Copyright ©2013 NPR. For personal, noncommercial use only. See Terms of Use. For other uses, prior permission required.

RACHEL MARTIN, HOST:

The frigid temperatures in Alaska this time of year are not enough to scare off cyclists in that state. More and more of them are heading to recreational trails and to the office on something called fat bikes. They look like mountain bikes on steroids, with tires wider than most people's arms. From member station KUAC in Fairbanks, Emily Schwing the story.

EMILY SCHWING, BYLINE: Kevin Breitenbach is giving me a lesson in fat biking. He runs the bike shop at Beaver Sports in Alaska's second largest city. We make our way down a trail that winds through a forest as wet, quarter-sized snowflakes drop from the sky.

KEVIN BREITENBACH: Do we agree on eight, eight degrees?

SCHWING: About that.

BREITENBACH: About that, and really gray.

SCHWING: Visibility is low and the snow hides the roughest spots on the trail.

BREITENBACH: Yeah, yeah, you're feeling the trail. A lot of it's like hearing the trail and feeling it and knowing if you're in the middle.

SCHWING: This bike is Breitenbach's primary form of transportation. When he's not commuting to work, he's racing in ultra-distance events.

BREITENBACH: Now, if we were out here on regular mountain bikes, you'd just be all over the place. The bikes are set up to be stable, and so you can go much slower and still maintain your balance.

SCHWING: In the late 1980s, cyclists in Alaska were looking for a good way to tackle snowy trails, so they welded three mountain bike rims together. That allowed for fatter tires that almost float on top of the snow. Today, fat biking isn't quite so do it yourself.

(SOUNDBITE OF DOOR OPENING)

SCHWING: The market for a bike like this is still small, but it's the fastest growing segment of the cycling industry. At Goldstream Sports, just north of the University of Alaska, Fairbanks, owner Joel Buth specializes in cross country skis and road bikes. But four years ago, he added fat bikes to his winter inventory.

JOEL BUTH: The bikes are typically a three thousand dollar sale versus a ski package which is much less. So, there's more customers in the ski, but the bike market is growing rapidly.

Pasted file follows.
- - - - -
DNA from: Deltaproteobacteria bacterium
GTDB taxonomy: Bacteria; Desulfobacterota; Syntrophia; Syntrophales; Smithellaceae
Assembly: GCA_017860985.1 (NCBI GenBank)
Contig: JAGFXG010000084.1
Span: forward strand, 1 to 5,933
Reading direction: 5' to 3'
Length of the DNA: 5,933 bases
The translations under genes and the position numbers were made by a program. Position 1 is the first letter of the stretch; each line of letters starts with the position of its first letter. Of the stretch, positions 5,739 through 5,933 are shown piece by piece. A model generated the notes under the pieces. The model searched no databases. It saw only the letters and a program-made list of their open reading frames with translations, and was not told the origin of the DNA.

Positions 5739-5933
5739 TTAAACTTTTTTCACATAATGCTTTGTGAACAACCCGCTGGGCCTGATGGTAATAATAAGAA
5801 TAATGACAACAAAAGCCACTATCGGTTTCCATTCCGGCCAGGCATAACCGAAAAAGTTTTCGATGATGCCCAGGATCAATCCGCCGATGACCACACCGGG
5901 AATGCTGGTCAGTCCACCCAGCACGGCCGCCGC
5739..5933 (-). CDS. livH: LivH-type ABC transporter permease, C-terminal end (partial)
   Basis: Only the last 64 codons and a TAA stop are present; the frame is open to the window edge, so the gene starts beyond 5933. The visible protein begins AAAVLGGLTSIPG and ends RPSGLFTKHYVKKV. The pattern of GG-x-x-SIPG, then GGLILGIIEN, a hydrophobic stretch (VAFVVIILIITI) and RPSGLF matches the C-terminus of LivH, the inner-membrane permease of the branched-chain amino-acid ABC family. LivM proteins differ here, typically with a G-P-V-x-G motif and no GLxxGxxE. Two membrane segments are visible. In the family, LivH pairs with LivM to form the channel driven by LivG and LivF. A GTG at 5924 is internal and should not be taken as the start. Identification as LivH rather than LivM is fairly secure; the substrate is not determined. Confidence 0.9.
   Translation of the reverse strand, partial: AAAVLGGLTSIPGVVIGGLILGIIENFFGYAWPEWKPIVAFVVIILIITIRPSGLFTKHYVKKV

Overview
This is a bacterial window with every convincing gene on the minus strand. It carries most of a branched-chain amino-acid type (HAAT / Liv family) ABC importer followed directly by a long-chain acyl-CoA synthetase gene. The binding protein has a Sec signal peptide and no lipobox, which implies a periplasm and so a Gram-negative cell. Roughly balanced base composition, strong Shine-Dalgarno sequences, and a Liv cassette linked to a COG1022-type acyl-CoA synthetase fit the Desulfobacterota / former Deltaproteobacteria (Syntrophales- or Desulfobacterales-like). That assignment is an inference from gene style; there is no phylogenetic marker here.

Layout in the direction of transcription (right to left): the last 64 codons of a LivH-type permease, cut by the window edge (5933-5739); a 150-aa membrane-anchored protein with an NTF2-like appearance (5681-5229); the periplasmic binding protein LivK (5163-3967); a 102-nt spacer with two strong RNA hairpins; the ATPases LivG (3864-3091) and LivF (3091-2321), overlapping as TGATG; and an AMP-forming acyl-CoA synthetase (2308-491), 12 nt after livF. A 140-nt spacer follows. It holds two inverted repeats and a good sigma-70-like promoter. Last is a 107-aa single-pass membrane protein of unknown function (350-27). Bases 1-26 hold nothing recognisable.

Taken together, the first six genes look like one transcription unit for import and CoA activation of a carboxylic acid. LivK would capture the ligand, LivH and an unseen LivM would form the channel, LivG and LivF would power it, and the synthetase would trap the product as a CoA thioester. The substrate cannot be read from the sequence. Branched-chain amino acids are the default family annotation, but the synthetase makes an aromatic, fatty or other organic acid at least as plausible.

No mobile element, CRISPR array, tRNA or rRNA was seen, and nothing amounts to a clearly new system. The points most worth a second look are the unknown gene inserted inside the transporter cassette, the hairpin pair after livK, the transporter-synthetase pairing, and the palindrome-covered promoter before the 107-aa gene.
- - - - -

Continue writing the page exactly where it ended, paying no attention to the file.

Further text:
SCHWING: Three thousand dollars isn't just for the bike. It includes all the other gear as well - things like extra tire tubes, shoes and lots of winter clothing. It's the fat bike clientele that surprises Buth most.

BUTH: Mostly what I see is the backcountry enthusiast and older couples too that want to get out and get exercise in the winter and don't want to mess around with skis and they just like to bike.

(SOUNDBITE OF SNOW CRUNCHING)

SCHWING: Yeah, that's a little tricky. Back on the trail with Kevin Breitenbach, I'm still trying to feel my way through the falling snow. This is fun.

BREITENBACH: Hell yeah, it's fun. It's more fun than skiing.

SCHWING: And for Breitenbach, fat biking is even fun when temperatures hit fifty degrees below zero. For NPR News, I'm Emily Schwing in Fairbanks.

(SOUNDBITE OF MUSIC)

MARTIN: This is NPR News.

Copyright © 2013 NPR. All rights reserved. No quotes from the materials contained herein may be used in any media without attribution to NPR. This transcript is provided for personal, noncommercial use only, pursuant to our Terms of Use. Any other use requires NPR's prior permission. Visit our permissions page for further information.

NPR transcripts are created on a rush deadline by a contractor for NPR, and accuracy and availability may vary. This text may not be in its final form and may be updated or revised in the future. Please be aware that the authoritative record of NPR's programming is the audio.

Comments

 

Please keep your community civil. All comments must follow the NPR.org Community rules and terms of use, and will be moderated prior to posting. NPR reserves the right to use the comments we receive, in whole or in part, and to use the commenter's name and location, in any medium. See also the Terms of Use, Privacy Policy and Community FAQ.